Second, I asked for intros whenever I remembered and dared to do it. Often the response was a polite “not sure,” but overall, I’d say the old axiom “no harm in asking” stands, independent of whether you’re chatting in person, on the phone or via email. A couple of people shared my ask with a marketing or entrepreneurial group they belonged to, and this got me 5+ solid leads.
Third, I had some speaking gigs lined up and I knew I would meet some brand new people this way. So I set up the contact capture form with some automation that I’ll describe below.
Fourth, I hustled some contacts from relevant conversations I picked up from social media and a relevant Facebook group.
Fifth, I also drove some people to the beta landing page with Google Ads.
How I automated the workflow, using Pipedrive, Calendly, Zapier and other tools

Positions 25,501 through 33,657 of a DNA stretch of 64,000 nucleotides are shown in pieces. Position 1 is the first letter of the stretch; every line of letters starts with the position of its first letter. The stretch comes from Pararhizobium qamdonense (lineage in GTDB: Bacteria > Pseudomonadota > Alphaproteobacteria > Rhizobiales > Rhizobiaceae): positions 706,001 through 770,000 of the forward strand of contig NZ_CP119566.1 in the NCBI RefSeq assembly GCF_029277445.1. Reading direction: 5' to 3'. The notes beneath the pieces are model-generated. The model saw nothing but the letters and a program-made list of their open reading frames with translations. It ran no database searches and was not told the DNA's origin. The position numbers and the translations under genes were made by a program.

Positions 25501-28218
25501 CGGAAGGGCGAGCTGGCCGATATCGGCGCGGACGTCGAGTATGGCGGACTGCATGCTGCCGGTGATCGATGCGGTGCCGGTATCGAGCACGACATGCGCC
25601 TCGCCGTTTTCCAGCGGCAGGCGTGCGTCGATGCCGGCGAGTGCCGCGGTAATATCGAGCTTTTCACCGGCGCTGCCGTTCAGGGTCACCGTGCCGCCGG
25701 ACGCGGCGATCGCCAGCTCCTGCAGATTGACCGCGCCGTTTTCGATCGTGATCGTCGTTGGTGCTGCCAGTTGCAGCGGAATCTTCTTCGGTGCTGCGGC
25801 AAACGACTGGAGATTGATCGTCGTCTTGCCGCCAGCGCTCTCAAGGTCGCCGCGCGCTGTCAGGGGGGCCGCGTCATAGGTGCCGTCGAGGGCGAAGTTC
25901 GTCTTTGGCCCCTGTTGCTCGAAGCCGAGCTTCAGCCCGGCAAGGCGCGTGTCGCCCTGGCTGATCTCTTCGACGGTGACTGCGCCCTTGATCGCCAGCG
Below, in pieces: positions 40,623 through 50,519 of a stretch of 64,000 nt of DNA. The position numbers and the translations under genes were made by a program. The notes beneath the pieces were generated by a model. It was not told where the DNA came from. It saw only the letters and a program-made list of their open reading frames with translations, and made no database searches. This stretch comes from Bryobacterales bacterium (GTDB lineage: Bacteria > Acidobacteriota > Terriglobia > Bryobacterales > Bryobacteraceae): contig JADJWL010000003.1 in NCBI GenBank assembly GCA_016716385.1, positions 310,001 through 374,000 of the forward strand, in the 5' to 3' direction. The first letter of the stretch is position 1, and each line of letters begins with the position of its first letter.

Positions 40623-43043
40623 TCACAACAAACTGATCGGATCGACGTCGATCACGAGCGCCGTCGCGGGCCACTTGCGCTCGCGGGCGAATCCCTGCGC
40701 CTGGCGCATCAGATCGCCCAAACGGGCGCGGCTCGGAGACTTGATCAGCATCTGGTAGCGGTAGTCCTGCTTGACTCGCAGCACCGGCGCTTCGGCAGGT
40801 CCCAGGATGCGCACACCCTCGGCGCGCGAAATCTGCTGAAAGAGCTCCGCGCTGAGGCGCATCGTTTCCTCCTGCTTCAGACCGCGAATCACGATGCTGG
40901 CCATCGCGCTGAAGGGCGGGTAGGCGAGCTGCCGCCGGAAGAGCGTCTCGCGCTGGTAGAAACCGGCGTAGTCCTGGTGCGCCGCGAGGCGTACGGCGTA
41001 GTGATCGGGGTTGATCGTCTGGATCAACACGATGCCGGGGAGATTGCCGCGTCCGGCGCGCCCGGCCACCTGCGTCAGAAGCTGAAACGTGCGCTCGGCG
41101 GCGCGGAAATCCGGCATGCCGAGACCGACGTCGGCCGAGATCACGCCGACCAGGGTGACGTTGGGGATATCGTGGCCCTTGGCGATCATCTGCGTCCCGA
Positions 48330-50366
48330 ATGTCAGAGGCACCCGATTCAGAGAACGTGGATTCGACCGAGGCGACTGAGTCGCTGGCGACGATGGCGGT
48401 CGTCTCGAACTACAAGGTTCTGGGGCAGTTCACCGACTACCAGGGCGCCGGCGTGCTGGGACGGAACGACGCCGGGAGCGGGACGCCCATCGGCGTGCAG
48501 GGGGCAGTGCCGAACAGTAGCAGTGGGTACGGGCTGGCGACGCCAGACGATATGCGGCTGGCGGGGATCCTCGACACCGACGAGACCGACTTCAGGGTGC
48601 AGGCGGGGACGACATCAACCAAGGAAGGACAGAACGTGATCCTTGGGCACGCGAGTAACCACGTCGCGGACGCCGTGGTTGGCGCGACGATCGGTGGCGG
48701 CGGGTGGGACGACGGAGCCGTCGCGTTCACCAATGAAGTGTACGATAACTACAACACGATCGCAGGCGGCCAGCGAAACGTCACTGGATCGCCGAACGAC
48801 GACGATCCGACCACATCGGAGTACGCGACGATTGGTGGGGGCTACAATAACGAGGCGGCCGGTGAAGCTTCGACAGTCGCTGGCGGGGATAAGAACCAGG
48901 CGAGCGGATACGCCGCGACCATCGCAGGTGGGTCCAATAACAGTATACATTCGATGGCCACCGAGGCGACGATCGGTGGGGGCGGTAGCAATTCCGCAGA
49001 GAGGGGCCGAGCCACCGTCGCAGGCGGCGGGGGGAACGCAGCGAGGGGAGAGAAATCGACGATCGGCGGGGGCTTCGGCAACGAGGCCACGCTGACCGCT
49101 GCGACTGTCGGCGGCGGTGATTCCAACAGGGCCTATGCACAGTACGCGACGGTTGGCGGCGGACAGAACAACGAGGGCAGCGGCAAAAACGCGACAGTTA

I started by collating all my interview prospects into Pipedrive because I wanted all the information to be in one place and I wanted to be able to track my progress.
When I emailed people, I almost always added a Calendly link, so those interested in talking to me could pick a suitable slot without the back and worth. And voila! interviews started appearing in my calendar as long as I stuck to my goal of doing 10+ first approaches per day. I followed up at least once with everyone I hadn’t heard back from, and sent up to five emails to people I really wanted to speak to.
To capture inbound interest from speaking gigs and other sources, I set up a simple landing page with Voog and added a Paperform signup form. When people signed up, their data was automatically sent to Drip so they would receive a welcome email, and a follow-up email. If they opened either of these emails, their data was sent to the Idea stage of my customer development pipeline. Then I could reach out to those who looked even semi-serious about improving their funnel game.